Seen 30th June
Picture it, Sicily 1998. A little film called Very Bad Things was released. In it, a prostitute is accidentally killed during a bachelor party and everyone loses their minds. This film asks the question “So what if we did almost exactly that, but changed all the genders”. Turns out, you get… well… meh.
Rough Night follows Jess (Played pretty well by Scarlett Johansson) and her old college friends, along with one random aussie she sent time with during a year overseas, as the 5 of them try to have the best bachelorette weekend ever. Unfortunately for them, the stripper they hire ends up accidentally getting killed during a fatal lap dancing accident and they have the unfortunate task of having to hide the body. It’s a pretty standard plot line by now, having to deal with a surprising death is weirdly a comedy genre of its own at this point. In terms of how they go with that plot for the most part they follow all the beats and they handle it well.
The cast in general is good, it’s kinda refreshing having a film lead by a cast of 5 women and all 5 of them really do well with the characters that they’ve been given. Sadly, what they’ve been given isn’t exactly new. They all fall into some extreme cliche, Jess being the overbearing working woman, Alice (Jillian Bell) is the borderline stalkery best friend, Blair (Zoe Kravitz) is the spoiled rich bisexual, Frankie (Ilana Glazer) is the hippie lesbian and Pippa (Kate McKinnon) is Australian and that’s it. They don’t feel like characters, they feel like random traits were plucked out of a bag and given sentience. They’re well played by the actors who take on the parts, don’t get me wrong. They just don’t feel like actual characters.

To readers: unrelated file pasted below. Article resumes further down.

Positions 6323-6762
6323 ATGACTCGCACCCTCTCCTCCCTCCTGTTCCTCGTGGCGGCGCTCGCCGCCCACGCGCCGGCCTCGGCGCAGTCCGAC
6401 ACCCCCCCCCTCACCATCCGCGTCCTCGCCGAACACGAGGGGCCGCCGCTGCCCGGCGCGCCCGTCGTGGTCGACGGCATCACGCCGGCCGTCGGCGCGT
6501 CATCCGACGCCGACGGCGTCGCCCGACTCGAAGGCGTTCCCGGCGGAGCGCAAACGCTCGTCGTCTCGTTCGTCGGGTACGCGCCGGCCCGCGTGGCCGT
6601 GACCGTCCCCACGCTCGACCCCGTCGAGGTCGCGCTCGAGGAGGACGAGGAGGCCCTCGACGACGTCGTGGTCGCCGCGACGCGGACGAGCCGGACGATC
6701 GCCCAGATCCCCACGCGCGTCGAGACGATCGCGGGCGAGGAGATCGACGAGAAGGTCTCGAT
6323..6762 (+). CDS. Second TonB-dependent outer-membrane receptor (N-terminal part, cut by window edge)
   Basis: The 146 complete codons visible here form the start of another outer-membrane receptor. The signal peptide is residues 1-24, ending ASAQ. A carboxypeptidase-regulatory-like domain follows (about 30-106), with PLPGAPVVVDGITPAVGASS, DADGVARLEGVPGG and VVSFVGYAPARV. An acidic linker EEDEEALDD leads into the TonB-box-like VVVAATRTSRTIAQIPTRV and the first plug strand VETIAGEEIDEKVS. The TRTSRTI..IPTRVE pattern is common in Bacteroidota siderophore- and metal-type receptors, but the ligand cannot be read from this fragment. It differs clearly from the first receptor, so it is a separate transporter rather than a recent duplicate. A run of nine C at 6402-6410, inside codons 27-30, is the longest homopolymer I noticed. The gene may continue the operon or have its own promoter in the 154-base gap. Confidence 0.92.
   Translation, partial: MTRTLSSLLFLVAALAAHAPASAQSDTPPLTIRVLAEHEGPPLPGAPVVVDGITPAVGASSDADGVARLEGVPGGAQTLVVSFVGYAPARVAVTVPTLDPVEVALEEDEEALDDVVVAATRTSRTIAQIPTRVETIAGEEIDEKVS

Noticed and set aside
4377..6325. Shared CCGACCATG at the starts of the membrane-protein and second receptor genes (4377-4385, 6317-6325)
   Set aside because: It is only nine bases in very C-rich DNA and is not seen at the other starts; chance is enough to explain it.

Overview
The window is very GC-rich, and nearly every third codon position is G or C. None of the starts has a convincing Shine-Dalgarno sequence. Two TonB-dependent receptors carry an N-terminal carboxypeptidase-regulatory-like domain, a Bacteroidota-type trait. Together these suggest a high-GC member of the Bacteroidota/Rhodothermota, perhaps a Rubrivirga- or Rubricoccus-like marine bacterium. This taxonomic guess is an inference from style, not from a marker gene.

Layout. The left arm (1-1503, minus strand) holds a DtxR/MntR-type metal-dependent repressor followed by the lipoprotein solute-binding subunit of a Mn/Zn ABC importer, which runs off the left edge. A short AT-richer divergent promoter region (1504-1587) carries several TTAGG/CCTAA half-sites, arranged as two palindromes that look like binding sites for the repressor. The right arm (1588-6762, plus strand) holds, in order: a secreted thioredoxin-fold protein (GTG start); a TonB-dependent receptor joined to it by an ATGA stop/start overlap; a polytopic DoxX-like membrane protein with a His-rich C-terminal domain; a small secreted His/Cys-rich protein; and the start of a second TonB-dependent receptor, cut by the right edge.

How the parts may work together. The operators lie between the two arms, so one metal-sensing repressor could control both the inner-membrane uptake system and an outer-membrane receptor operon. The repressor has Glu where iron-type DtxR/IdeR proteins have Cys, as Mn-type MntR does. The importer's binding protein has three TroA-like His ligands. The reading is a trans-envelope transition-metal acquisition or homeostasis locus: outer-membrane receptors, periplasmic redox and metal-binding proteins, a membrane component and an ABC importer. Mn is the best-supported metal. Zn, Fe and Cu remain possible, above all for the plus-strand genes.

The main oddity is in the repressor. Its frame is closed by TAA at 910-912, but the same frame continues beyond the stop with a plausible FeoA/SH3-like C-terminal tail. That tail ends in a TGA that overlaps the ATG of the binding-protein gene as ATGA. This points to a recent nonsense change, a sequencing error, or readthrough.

In fact, just curious, have the writers of this movie ever actually met an Australian? Because it feels like they just checked on Wikipedia for some basic info and stopped reading after the general description. While Kate McKinnon steals this movie with everything she does, she’s playing an SNL caricature of an Australian and not a woman named Pippa who happens to be from Australian. I’m just saying that if your opening introductory joke about an Australian character is “I have Vegemite”, you need to go back to the drawing board and try again.
I do like that this is one of the few movies that I’ve seen that has a couple of bisexual characters in it. Blair starts the movie being shown to be recently divorced from a man who we see for about 10 seconds and it’s clearly just cos he’s an asshole. It’s refreshing that they just made it happen. They also made Demi Moore’s character bisexual but her character is also effectively pointless. Her’s and Ty Burrell who plays her husband, they also happen to be in an open marriage, insane sex maniacs and literally stop appearing in the movie the second their plot cul-de-sac is over. If you cut them from the film, you lose nothing except 1 lesbian kiss and a very strange sex scene on the beach. No plot points, no real laughs, they’re there for one thing and then they’re gone.
Honestly for the first half of the movie it’s not bad, in fact it’s kind of fun how they handle this dead stripper situation. It’s when the actual stripper turns up that everything kinda goes haywire. This is the opposite problem that I had earlier in the year with Life. with Life the first bulk of the movie felt kinda simple but the ending was awesome, but here it’s the beginning that’s really good and the rest is just not great. It’s not bad, you won’t be suffering through the movie or anything like that, but there are moments when you will silently mutter “Everyone here is going to jail” and be annoyed when they don’t. It’s not going to change the world, but it does have a lot of good moments that just happen to be surrounded by a lot of average ones.